top of page
Exterior of Restigouche Regional Museum


Discover the Rich Heritage of Restigouche County.


The Restigouche Regional Museum stands as a testament to the vibrant tapestry of history that weaves together the diverse cultures and communities of Restigouche County. Established in 1967, the museum has been dedicated to recreating the captivating journey of our region, embracing the contributions of the Mi'kmaq First Nations, Acadians, French, Scottish, British, Irish, and many others who found their home here.

From Past to Present: Embracing Change

  • 1962: The Chaleur Area Research Group is founded by Jack MacDonald and Florine Hubert, with the mission to preserve the historical and cultural heritage of the Chaleur area.

  • 1967: After years of research and collecting artifacts related to the region's history, Jack MacDonald opens "Jack's Museum" in the basement of the new Dalhousie Centennial Library. This marks the area's first introduction to a real museum, attracting visitors of all ages.

  • 1975: With the passing of Jack MacDonald, the Chaleur Area Historical Society takes up the responsibility to continue his dream of preserving local history.

  • 1981: The provincial government officially recognizes the museum as the Restigouche Regional Museum, granting it regional status for the area. This recognition was as a result of negotiations between the Dalhousie town council, the Chaleur Area Historical Society, and government representatives.

  • 1983: On April 30th, the Restigouche Regional Museum moves the location at the former liquor store on the corner of George and Adelaide Streets in Dalhousie. This facility had been vacated and was leased to the town of Dalhousie to be used as the museum.

  • 1990s: The museum expands its exhibits and offers an educational and interpretive experience to visitors.

Over the years, the museum's collection has grown, leading to storage space constraints. Some artifacts are kept in a small building on an adjacent property, which poses security risks. From 2003 to 2009, the museum underwent a major exhibition renewal process, regaining its position as one of the province's more sophisticated museums.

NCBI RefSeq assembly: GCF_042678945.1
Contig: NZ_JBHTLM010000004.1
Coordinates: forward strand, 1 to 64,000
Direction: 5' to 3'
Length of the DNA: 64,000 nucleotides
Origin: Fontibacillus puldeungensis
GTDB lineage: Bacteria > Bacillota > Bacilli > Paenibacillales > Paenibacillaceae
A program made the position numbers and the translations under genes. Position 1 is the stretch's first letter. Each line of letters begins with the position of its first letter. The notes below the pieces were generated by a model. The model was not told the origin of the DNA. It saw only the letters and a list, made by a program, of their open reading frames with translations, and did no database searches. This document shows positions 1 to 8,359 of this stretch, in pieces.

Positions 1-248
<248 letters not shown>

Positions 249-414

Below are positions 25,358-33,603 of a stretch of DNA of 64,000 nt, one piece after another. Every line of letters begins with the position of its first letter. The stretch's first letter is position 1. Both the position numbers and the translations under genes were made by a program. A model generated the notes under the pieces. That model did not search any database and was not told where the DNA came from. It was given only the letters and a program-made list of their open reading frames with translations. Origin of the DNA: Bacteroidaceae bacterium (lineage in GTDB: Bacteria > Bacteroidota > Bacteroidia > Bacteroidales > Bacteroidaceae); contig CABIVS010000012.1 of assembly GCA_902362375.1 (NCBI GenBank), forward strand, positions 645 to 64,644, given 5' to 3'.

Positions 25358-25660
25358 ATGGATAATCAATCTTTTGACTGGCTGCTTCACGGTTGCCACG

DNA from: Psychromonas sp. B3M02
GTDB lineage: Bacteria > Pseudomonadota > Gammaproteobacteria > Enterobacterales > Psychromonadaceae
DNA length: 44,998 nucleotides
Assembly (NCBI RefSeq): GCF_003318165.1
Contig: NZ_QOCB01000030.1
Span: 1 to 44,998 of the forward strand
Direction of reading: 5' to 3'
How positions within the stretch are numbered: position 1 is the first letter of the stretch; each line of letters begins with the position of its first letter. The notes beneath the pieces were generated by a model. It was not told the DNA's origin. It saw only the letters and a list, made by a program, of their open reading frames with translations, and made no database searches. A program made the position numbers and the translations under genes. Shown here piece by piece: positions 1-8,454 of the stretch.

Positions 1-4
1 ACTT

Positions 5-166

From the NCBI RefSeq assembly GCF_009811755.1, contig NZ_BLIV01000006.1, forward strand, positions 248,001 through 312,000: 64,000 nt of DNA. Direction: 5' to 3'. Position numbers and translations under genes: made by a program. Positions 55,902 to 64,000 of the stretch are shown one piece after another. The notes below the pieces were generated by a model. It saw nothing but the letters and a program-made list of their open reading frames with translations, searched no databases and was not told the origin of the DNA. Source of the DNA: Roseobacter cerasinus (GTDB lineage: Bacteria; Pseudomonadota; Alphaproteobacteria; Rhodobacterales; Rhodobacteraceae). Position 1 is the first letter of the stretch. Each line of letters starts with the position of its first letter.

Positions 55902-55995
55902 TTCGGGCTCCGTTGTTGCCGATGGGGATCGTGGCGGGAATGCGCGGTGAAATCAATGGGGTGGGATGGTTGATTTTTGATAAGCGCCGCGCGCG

Building a New Legacy: Moving to the Courthouse and Jail

2014-15: The idea to move the Restigouche Regional Museum to the courthouse and jail has been in the planning stages for a number of years, but the project only officially began in the spring of 2015 when the town of Dalhousie purchased the buildings.

The Restigouche County jail and courthouse have been involved in the legal history of the province and have been host to several high-profile cases and prisoners. It was the site of the last hanging in the province, which occurred at the jail on December 11 th 1957. The courthouse also functioned as the seat of county government until 1967 and only stopped being used entirely in 2006. The jail was closed in 2011.

From the time of purchase until the fall of 2015, efforts were made to clear the buildings of furniture and equipment that had been left behind following the closure of the jail and courthouse, and some initial construction was started. This includes refinishing the floors, demolishing or building walls where appropriate to create a specific floor plan for the museum, repainting, constructing exhibitions, and building spaces to house the collection.

There are currently plans to retrofit the buildings with geothermal heating, and, later, solar lighting to make operations more economical and environmentally friendly. Another major goal of the project is to make the building more accessible. The town of Dalhousie received a grant from the Department of Tourism, Heritage, and Culture, which covered part of the initial phase of renovations.

The structures are the dominant features of what could be considered the heritage or historic centre of the town of Dalhousie. They are bounded by several notable features of independent heritage and cultural value, including the Hamilton Monument (1851), Rotary Memorial Park (renamed in 1978 but has existed as a town square since 1831), St. Mary’s Anglican Church (1869), and the former Royal Bank building (1931), which are all on the municipal register of historic buildings. The Town Hall (1939), which is also adjacent, is a provincial historic site.

This move has allowed us to expand our programming, offer enhanced exhibits, and provide greater access to our archival collections.

Follow us!
bottom of page